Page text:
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Summary:

I oversee projects being conducted at various contractors and get a lot of one or two page handouts with maps or other information that I want to capture into my OneNote filing system.  Some people just don’t do digital files so I get stuck with paper […]

Lide500fI oversee projects being conducted at various contractors and get a lot of one or two page handouts with maps or other information that I want to capture into my OneNote filing system.  Some people just don’t do digital files so I get stuck with paper copies of this information and I need to get it into OneNote where I can refer back to it occasionally and even write ink notes on it.  Yesterday I finally broke down and picked up a cheap scanner to let me do just that and so far my impression is very good.  The scanner is the Canon CanoScan LIDE500F and it is doing exactly what I need it to do and is very easy to use.  It is a USB 2.0 scanner that draws all its power from the USB port so there is no adapter to fool with.  The scanner is a flatbed scanner without an automatic document feeder (ADF), something I don’t need anyway.  The neat thing about the 500F is the ability to use it in the attached upright stand which reduces the desktop space requirement to very little.  It’s a great scanner that can scan to images, direct to the included ScanSoft OCR software or even direct to a multi-page PDF file.  The latter is my preferred method to capture information into OneNote.  It has a double hinged lid that allows copying from magazines or books which is really nice and something I am already finding very useful.  There is a Copy button on the scanner that copies a document directly to my printer turning it into a simple copier.

To capture a page I scan the document to a PDF file and store it in the project directory where I keep all related documents.  I open the PDF file in Adobe and print it to OneNote using the OneNote ImageWriter PowerToy which "prints" the image to a OneNote page.  I can then ink all over the document in OneNote and even forward to others if necessary.  If I have a document for which I don’t need a searchable PDF file then I scan the document in straight from OneNote using the INSERT | PICTURE menu item.  It scans the document in straight into the active cursor position in OneNote and is cool because it creates a thumbnail of the page which can be enlarged with the cursor at any time and is scaled resolutely.  My goal is to go completely paperless as much as possible and especially to have all project information with me on my Tablet PC at all times.  This is working well so far so we’ll see if I can refine the process with experience.  I am interested to hear from readers whatever methodology you use for capturing information via a scanner and using it on your PC so let me hear from you.

  1. Good idea James,

    I’d be interested to hear how this works out for you. I have a Canon Scanner too that has been gathering dust under my desk (it sits ontop of my desktop tower). I have been using a Motion M1200 for about 2 years and was thinking of upgrading at some point but I want to make sure I get the maximum use out of it and try to achieve its full potential, otherwise its just an expensive second monitor. So far I’ve transferred my paper diary to Outlook and I’m looking for new ways to put the tablet to good use. Scanning into OneNote some of the resources and paperwork I use sounds like a good idea, it would certainly reduce the amount of paper I seem to carry around with me.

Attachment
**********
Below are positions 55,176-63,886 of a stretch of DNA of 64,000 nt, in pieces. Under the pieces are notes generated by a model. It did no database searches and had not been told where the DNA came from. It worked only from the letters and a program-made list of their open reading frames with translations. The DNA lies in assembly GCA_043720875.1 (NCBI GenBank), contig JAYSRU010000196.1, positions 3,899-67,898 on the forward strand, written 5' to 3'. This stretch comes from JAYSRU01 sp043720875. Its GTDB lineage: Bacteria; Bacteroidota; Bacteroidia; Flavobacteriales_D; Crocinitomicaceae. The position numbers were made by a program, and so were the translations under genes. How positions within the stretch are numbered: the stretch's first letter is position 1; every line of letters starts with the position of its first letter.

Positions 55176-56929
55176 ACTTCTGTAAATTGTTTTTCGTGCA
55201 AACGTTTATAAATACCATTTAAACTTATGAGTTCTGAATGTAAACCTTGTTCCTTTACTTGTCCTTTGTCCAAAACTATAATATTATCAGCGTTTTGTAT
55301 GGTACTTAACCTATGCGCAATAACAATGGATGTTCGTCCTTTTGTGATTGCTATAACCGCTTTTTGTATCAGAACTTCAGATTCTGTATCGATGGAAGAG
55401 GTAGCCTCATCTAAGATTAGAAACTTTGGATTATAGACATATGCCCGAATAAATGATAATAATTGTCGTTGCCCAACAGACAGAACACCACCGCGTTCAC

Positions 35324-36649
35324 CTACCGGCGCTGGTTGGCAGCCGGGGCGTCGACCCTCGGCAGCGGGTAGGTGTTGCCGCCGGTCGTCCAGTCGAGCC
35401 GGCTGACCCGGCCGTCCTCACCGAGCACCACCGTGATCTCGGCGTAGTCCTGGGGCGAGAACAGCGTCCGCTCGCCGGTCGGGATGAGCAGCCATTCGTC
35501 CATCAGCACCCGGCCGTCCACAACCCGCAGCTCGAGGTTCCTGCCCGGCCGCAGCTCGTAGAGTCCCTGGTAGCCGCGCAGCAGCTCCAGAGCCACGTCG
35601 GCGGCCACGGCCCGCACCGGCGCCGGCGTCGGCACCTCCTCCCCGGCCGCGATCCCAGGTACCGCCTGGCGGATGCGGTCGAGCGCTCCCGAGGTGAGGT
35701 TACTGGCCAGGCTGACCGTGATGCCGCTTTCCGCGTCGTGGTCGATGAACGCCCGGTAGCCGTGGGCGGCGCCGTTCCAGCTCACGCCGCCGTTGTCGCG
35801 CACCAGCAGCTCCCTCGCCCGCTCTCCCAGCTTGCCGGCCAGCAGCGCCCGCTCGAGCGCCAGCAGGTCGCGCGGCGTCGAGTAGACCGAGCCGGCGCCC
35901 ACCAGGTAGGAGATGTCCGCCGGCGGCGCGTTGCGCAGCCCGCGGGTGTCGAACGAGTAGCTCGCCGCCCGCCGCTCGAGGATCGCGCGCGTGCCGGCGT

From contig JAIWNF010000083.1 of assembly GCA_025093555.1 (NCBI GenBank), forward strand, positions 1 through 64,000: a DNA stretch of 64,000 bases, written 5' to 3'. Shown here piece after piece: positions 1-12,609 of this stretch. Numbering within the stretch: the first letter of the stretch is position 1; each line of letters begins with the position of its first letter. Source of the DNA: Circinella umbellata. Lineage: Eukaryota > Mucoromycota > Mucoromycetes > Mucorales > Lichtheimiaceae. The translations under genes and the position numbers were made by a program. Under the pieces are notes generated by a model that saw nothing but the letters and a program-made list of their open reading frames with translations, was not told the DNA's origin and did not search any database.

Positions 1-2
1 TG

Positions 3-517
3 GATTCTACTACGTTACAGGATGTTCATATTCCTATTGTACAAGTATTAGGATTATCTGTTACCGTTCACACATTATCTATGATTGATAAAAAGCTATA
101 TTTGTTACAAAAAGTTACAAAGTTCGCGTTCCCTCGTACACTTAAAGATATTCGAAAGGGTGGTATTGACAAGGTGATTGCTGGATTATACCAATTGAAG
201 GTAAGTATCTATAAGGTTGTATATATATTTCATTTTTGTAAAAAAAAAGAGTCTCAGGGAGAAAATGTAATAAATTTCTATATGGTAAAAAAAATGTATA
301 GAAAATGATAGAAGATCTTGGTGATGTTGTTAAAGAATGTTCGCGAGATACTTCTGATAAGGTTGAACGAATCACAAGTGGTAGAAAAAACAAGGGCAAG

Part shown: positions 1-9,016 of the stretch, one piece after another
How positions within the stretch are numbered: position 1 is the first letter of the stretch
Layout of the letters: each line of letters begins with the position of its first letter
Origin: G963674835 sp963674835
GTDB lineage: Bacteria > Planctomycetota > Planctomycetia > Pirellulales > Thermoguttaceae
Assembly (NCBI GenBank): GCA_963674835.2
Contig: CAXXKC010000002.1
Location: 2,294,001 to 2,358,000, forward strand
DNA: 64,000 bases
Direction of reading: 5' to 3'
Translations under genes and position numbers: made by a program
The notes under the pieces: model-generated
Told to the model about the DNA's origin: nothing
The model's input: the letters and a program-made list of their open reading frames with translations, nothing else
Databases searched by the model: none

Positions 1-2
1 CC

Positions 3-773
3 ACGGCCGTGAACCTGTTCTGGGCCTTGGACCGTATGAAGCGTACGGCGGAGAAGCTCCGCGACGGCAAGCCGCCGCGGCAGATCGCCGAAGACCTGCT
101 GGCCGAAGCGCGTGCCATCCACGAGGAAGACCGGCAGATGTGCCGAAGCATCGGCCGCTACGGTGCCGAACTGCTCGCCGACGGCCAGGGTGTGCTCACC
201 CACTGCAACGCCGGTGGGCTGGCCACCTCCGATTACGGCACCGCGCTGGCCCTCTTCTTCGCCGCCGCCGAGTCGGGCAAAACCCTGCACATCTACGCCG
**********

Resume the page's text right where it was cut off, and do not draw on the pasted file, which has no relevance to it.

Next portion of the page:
Perhaps I coudl start a blog – The Paperless Teacher :)

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  2. Jon, as a teacher you’d be the perfect candidate. Don’t forget the recent admission by Chris Pratley of OneNote fame who stated that documents scanned in to OneNote now will be searchable in the next version of ON. Powerful, powerful stuff and I must admit a driving force to propel me to get the scanner.

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  3. I have an older version of the scanner, I think it is a CanoScan 80. It too has the scan to PDF. I’ve watched what it does, and basically it scans to a jpeg I believe and then converts that to a PDF. What would be cool would be the ability to skip the PDF step and go straight to OneNote.

    I know you can link to different programs, I wonder if this can be done? (I can’t try it right now myself…my scanner is packed in a box as I’m mid move.)

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  4. Perry, I added a couple of sentences to the post that I forgot to include. You can scan directly into OneNote by using the Insert/ Picture menu.

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  5. I’ve tried printing PDF files to OneNote, and every time the result has been horrible. The PDF file comes in totally illegible. Am I doing something wrong, or is that as good as it gets?

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  6. Scanning all paper into Onenote is a cool idea. What format should we use though to be safe Onenote will be able to read it? I thought Chris was a bit vague in the info posted on formats.

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  7. I don’t think it matters once it’s in OneNote. But, who knows for sure.

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  8. Frank, I couldn’t answer you before today’s release but the Send to OneNote 2003 utility bundled in the free Education Pack is what I have been using to print PDFs and it works flawlessly for me. All Tablet PC owners should download the Pack for this utility alone.

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  9. Do you have a link for the Education Pack?

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